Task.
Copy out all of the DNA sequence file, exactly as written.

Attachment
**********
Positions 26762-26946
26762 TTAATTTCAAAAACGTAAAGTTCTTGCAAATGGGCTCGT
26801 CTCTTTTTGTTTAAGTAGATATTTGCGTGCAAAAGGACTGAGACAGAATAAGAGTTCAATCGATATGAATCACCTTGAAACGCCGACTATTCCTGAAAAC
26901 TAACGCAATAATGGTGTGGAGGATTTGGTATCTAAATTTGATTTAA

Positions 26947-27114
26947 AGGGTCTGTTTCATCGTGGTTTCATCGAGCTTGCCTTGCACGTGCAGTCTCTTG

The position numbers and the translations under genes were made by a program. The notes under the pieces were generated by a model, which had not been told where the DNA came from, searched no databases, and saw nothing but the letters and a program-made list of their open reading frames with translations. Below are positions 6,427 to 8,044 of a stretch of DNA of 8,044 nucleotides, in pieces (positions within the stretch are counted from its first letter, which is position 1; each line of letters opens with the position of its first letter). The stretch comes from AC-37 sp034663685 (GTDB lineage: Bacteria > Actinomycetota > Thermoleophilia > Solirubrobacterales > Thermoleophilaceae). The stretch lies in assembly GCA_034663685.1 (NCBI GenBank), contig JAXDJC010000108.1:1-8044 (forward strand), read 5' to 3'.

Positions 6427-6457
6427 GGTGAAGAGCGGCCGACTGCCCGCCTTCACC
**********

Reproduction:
Positions 26762-26946
26762 TTAATTTCAAAAACGTAAAGTTCTTGCAAATGGGCTCGT
26801 CTCTTTTTGTTTAAGTAGATATTTGCGTGCAAAAGGACTGAGACAGAATAAGAGTTCAATCGATATGAATCACCTTGAAACGCCGACTATTCCTGAAAAC
26901 TAACGCAATAATGGTGTGGAGGATTTGGTATCTAAATTTGATTTAA

Positions 26947-27114
26947 AGGGTCTGTTTCATCGTGGTTTCATCGAGCTTGCCTTGCACGTGCAGTCTCTTG

The position numbers and the translations under genes were made by a program. The notes under the pieces were generated by a model, which had not been told where the DNA came from, searched no databases, and saw nothing but the letters and a program-made list of their open reading frames with translations. Below are positions 6,427 to 8,044 of a stretch of DNA of 8,044 nucleotides, in pieces (positions within the stretch are counted from its first letter, which is position 1; each line of letters opens with the position of its first letter). The stretch comes from AC-37 sp034663685 (GTDB lineage: Bacteria > Actinomycetota > Thermoleophilia > Solirubrobacterales > Thermoleophilaceae). The stretch lies in assembly GCA_034663685.1 (NCBI GenBank), contig JAXDJC010000108.1:1-8044 (forward strand), read 5' to 3'.

Positions 6427-6457
6427 GGTGAAGAGCGGCCGACTGCCCGCCTTCACC